Of course, they are unpainted. How can I paint/ink/color the numbers to get very high contrast between the numbers and the die?
I experimented with the methods proposed (except liquid white-out; couldn't find any), with the following results:
Paint: I used acrylic paint to fill in the numbers and paper towel to remove the excess. Very good opacity with this method, but I could not get enough paint to stay in the numbers during the removal of the excess. I tried various drying times before removing the excess, but could not get the results I wanted. Maybe another type of paint would work better?
Marker: I used Sharpie ultra-fine point white marker. My hands are not as steady as they used to be, so I had a hard time getting a neat and tidy finished appearance. The markings were not very opaque and did not provide great contrast. (I'm guessing that black marker on light colored dice would provide much better results.)
Crayon: I experimented with several brands and types of crayon. Crayola seems to work the best, probably because of the higher quality wax, which is softer and clings in the grooves of the numbers better. Specifically the Crayola GelFX crayons worked the best. They are made for writing on black paper, so the pigments are very opaque, and the wax is very soft and sticky; really stays in the numbers. Time will tell if it holds up to heavy use.
Below is an image of two of the dice filled with Crayola GelFX 'Spring Green' and 'Tickle Me Pink'. (The girls thought white was booooring).
It's coming up on 2 years now (21 months) since I used the crayon on these dice. They have had moderate to heavy use in that time. The color has shown no signs of wear or fading, and it is staying in the numbers right where I put it.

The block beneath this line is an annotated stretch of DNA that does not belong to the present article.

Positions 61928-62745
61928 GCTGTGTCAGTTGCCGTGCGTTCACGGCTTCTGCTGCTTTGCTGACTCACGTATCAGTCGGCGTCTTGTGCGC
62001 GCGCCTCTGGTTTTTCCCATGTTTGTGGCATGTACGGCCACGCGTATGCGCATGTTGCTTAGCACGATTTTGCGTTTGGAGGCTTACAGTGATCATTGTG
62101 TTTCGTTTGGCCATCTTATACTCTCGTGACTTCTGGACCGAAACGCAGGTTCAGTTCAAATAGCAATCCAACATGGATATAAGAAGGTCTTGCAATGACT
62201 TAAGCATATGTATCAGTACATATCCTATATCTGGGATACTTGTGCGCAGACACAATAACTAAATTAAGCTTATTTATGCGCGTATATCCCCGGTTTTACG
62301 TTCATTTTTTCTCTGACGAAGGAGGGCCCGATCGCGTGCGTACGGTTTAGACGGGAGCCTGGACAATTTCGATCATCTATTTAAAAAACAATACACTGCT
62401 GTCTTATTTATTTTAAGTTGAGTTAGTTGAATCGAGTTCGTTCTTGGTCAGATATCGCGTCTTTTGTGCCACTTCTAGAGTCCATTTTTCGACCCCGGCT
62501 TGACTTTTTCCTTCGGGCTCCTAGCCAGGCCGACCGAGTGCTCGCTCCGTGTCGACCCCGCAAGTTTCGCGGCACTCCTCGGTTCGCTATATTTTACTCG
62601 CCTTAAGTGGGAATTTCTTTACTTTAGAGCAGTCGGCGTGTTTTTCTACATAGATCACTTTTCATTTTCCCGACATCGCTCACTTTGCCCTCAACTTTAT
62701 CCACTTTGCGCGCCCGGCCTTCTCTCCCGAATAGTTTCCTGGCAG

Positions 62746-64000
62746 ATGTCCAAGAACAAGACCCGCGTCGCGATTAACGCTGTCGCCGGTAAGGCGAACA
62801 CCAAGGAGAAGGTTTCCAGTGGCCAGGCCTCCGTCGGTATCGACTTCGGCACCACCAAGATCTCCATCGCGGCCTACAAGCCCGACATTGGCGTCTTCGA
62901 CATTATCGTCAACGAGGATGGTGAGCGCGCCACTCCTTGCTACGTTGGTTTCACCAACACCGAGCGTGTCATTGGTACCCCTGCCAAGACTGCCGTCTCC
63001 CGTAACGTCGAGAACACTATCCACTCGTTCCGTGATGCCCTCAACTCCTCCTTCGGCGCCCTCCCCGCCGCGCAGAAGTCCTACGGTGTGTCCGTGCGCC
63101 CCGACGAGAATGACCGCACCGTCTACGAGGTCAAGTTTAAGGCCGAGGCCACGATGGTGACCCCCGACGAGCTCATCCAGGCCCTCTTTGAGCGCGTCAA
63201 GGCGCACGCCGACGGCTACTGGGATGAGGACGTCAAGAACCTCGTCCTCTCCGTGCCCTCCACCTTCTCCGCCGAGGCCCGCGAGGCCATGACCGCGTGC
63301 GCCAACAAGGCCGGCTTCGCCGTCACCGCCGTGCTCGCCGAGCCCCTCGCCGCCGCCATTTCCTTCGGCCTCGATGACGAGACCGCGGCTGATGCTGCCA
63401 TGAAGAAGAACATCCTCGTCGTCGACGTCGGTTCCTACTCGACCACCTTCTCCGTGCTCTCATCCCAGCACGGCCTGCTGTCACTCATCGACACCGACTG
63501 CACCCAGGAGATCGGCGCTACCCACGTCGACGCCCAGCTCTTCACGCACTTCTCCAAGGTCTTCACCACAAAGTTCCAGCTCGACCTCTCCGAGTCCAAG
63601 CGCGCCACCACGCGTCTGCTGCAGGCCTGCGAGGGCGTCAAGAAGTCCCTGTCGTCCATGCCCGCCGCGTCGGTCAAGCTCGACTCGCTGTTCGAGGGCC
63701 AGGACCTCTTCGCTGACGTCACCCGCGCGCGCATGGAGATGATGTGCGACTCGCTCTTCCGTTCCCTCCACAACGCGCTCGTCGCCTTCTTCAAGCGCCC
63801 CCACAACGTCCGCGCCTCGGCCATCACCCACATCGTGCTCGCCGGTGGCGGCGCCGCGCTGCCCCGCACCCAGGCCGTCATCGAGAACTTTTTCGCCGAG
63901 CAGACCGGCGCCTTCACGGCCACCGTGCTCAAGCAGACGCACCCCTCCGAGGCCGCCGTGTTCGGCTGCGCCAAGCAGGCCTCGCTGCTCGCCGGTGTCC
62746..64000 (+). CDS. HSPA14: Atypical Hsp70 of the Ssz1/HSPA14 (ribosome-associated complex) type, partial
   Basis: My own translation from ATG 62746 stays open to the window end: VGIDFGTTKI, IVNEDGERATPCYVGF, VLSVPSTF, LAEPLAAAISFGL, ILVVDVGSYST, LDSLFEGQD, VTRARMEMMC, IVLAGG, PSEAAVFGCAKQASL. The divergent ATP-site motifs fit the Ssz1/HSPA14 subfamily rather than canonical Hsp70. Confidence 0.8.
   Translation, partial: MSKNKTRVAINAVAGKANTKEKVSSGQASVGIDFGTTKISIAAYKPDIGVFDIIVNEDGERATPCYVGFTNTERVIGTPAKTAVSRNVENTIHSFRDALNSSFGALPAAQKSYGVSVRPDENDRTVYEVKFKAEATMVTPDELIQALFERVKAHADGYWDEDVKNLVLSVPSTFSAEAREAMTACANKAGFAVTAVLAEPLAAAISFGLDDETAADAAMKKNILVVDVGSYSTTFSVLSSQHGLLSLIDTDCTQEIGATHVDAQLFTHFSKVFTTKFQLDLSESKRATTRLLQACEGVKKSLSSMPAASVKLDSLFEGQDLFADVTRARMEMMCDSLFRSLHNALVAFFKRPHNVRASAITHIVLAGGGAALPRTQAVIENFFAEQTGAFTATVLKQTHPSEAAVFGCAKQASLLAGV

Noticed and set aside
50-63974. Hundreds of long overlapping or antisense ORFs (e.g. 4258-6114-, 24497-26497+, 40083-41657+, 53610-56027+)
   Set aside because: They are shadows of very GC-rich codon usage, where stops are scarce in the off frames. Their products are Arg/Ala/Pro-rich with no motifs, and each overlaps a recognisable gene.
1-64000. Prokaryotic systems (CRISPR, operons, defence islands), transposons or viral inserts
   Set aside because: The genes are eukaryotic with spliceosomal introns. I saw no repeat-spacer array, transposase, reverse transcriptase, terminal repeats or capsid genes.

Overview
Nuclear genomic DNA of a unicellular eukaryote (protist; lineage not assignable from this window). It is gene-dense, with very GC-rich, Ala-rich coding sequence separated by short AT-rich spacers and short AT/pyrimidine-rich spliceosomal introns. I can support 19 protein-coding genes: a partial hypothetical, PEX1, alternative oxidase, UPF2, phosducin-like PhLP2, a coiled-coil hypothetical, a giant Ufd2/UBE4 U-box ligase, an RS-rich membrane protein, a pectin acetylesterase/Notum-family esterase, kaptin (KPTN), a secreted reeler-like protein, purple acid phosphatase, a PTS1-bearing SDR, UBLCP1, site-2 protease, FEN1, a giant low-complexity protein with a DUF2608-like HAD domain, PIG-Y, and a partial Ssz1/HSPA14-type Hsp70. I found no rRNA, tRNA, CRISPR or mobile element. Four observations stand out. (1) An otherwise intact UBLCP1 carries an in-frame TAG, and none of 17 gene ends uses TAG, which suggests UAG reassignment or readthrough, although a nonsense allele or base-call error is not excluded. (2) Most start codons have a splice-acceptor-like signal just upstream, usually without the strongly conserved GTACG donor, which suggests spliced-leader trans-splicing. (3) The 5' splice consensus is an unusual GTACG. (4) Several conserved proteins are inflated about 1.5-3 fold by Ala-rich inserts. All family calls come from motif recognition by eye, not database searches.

Conclusion: Crayola Gel FX crayons are the way to go. Color goes on easy, fills well, and is very opaque.
The traditional technique is to rub a crayon repeatedly across the number and then wipe away the considerable excess with a tissue or paper towel. That's why old boxed sets use to come with crayons.
(but that way is silly)
First, wash the dice. Then use a fine brush to ink the numbers with white paint, then quickly use a paper towel to wipe off the excess.
I used miniatures paint most recently on some new black Gamescience dice. As others attest, paper towel just smears paint everywhere and sucks the paint out of the numbers. Turns out that there is a simple solution: use your fingers. When I switched to using my fingers, I quickly got clean faces and paint filled numbers. On the down side, my fingers were painty, but with water soluble paint it cleaned up easily.
You could use the stuff that is made for the job:
One brand, called Lacquer-Stik, is available from Amazon or Brownells. Check the prices and color availability before you order. Or, check around a little on your own. Those were just the first two places I found when I searched.
It comes in black, gold and bright colors. It's inexpensive and permanent.
I had bad luck painting the Gamescience dice with miniature paints. My errors stuck to the dice and smudged when I tried to remove them. I didn't have this problem fixing up chessex dice.
Depending on the color of the dice, mechanical pencil is not unreasonable. It's pretty shiny and it's hard to screw up. Not as bright as actual paint though.